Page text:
Swarmy bod-to-bod clubs are good for making you feel like a piece of meat. But what if you don’t want to be the beef?
Go with the alternative – underground queer parties that give gays a new cutting-edge outlet that’s decidedly different, losing the oversexualized pressure and the labels. Don’t call it gay. Just gayer.
“Let’s be real: This is the future of gay bars,” says the spokesperson and writer for Super Gay Detroit (who wishes to remain anonymous), a site that often riffs on – and rips at – local gay bars and regularly blogs about these alternative outings. “It’s not like we don’t want to listen to Madonna, but we don’t necessarily want to listen to Madonna sequestered away from all our other friends.”
There’s no exclusivity going on here. Everyone’s invited. And everyone comes – a melting pot that you’d expect from a moddish, anything-goes New York City hot spot. The Guerillas, a gay group who crash straight bars, were the pioneers of this strategic tactic, thus becoming controversial for abandoning the traditional gay scene. To those partiers, it felt fresh, invigorating and even hopeful. Here they were – a bunch of gays – co-mingling with a bunch of straights. Holding hands. Kissing. Being themselves.
More options have surfaced: Doggie Style at the Park Bar every Tuesday, Latitude at Atlas Global Bistro on Wednesdays and Fierce Hot Mess on the first Friday of each month at Oslo, a Detroit sushi restaurant. All attract a sophisticated, laid-back bunch – from students to working professionals.
Macho City, held every fourth Saturday at Detroit’s leather digs R&R Saloon, swaps all gay-bar ubiquitous Top-40 for disco and relives what DJ Mike Trombley calls “a more progressive era” when clubs in New York City and Chicago were “breaking the rules on a nightly basis.” Sometimes there’s a core crowd; other times a lot of stragglers. Earlier this year, a similar scene broke into Ypsilanti, where the Elbow Room holds an alt-hipster night called Elbow Deep on the last Tuesday of every month.
“If you talk about gay culture in Detroit, we’re actually adding value to it because it’s not just about going to the same old place and everyone acting like we’re on the set of ‘Queer as Folk,'” says Adriel Fantastique, who heads Fierce Hot Mess. “This is about providing the same types of things that we see in other major cities.”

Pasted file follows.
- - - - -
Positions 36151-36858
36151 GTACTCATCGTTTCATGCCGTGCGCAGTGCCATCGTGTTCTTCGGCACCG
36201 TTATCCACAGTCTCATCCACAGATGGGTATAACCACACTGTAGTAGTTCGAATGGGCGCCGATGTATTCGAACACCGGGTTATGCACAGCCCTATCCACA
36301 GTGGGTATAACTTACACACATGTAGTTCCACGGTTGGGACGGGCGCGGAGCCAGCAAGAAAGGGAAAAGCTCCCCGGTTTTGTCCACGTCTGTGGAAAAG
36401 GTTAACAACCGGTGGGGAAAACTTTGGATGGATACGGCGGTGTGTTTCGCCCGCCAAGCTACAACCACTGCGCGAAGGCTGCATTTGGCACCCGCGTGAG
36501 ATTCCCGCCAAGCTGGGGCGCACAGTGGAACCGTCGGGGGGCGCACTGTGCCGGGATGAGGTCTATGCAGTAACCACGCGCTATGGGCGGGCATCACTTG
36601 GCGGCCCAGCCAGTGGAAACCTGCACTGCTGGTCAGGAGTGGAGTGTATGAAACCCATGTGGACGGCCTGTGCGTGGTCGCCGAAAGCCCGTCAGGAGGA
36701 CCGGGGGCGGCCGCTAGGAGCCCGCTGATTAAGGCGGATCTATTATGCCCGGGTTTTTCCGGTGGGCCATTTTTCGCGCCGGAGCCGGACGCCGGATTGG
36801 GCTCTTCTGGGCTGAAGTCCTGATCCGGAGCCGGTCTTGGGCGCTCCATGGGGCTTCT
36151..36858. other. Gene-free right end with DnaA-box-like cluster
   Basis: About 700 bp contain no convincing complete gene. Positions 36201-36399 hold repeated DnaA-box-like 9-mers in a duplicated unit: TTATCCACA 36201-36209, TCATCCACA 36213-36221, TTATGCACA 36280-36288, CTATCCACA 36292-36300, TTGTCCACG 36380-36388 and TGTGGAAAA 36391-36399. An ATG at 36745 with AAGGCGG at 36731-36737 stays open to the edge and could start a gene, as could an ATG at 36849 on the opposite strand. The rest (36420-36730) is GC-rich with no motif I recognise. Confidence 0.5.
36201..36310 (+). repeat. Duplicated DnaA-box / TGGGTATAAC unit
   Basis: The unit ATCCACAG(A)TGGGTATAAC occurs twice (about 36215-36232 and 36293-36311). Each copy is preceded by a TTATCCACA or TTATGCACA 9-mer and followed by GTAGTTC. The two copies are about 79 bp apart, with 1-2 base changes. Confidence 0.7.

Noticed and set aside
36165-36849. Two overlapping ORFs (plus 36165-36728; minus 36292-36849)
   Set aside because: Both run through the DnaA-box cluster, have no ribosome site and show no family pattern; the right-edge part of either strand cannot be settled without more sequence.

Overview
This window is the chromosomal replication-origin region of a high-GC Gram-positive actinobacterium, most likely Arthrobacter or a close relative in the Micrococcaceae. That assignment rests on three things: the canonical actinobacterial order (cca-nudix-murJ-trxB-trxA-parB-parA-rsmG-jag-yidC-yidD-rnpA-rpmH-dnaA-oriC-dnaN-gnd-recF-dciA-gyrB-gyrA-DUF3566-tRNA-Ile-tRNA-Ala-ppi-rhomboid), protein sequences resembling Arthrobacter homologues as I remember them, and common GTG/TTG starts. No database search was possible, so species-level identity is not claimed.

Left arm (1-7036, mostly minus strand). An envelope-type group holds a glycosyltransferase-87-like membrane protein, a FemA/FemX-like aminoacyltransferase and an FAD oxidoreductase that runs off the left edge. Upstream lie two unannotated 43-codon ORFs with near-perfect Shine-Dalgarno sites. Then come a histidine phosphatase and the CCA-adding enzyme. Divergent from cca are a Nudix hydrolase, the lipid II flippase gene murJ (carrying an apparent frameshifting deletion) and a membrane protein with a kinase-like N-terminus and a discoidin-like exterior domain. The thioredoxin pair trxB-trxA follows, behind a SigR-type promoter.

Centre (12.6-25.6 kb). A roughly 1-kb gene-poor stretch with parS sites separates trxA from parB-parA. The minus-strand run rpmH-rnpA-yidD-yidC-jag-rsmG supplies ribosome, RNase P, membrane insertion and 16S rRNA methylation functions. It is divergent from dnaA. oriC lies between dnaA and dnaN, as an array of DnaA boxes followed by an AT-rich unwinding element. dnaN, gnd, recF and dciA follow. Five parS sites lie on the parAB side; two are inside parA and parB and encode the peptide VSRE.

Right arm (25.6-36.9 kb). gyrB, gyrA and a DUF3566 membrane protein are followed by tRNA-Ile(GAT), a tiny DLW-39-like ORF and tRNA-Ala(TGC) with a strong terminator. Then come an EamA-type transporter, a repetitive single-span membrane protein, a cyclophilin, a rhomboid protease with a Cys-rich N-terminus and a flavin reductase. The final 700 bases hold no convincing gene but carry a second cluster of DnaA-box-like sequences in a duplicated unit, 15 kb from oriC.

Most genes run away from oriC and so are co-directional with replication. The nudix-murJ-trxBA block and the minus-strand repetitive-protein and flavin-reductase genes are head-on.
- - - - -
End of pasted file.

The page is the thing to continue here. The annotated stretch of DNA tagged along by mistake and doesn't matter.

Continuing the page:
Cities like L.A., Chicago and New York, where there’s the Madonna-playing, horny hotness of a sweaty gay club, but also a substitute – a chill, sophisticated sit-down-and-talk foodie venue for anyone and everyone. The selection for the latter – at least in the gay scene – is slim in Detroit. Gay and straight venues are still being labeled, but this underground scene is trying to change that. It’s geared toward a mixed mingling of people who don’t want to wander awkwardly through a bar, attract lingering eyes or see the same dude who thinks he’s hot stuff dancing in his skivvies. Again.
“It’s not designed to be a pick-up scene,” says Supergay Detroit’s blogger. “It’s really more about creating visibility for the gay community that lives downtown.”
Supergay’s spokesperson blames some of it on the local gay bars, calling most of them unnecessary, out-of-touch establishments that rely on old crowds to keep them in business.
“What we’re doing isn’t a front to traditional gay culture,” adds Fantastique. “It’s an addition to it. It’s important for the healthy functioning of a culture. If we can do our part to provide another cultural offering that helps in retaining people in the region, it helps in how people self-view it. It changes the conversation from, ‘God, there’s nothing for me to do’ to ‘there’s something for me to do.'”
They’re not here – and queer – to steal business from gay clubs. Fusses like the one OutPost had with the Guerillas, when the local gay-club rag decided to dog their efforts, shouldn’t even exist, says Fantastique. “The people that are coming to our events may on occasion go to other places, but the reality is that the people that we’re attracting aren’t going to these places anyway.”
So they go to events like Fierce Hot Mess, which is meant to be empowering despite any negative connotations attached to its name and boasts a grab-bag of music, presenting something crisp, contemporary and not always rainbow-gay for each party. Latitude’s more lounge-y, serving midnight munchies and snazzy cocktails in a chic atmosphere. And, in fact, it wasn’t even Atlas’s idea. Gay patrons hijacked Wednesday nights, regularly hanging out like it was their night. Eventually, it was. The Bistro decided to brand it.
“A lot of the clientele really appreciate it because it’s not a noisy, smoky club,” says manager Scott Masters. “It’s a little bit more refined. People don’t want this high-pressure meat-market feel. They want to go out and hang out with their friends and people with similar interests.”
Other than sex and Lady Gaga.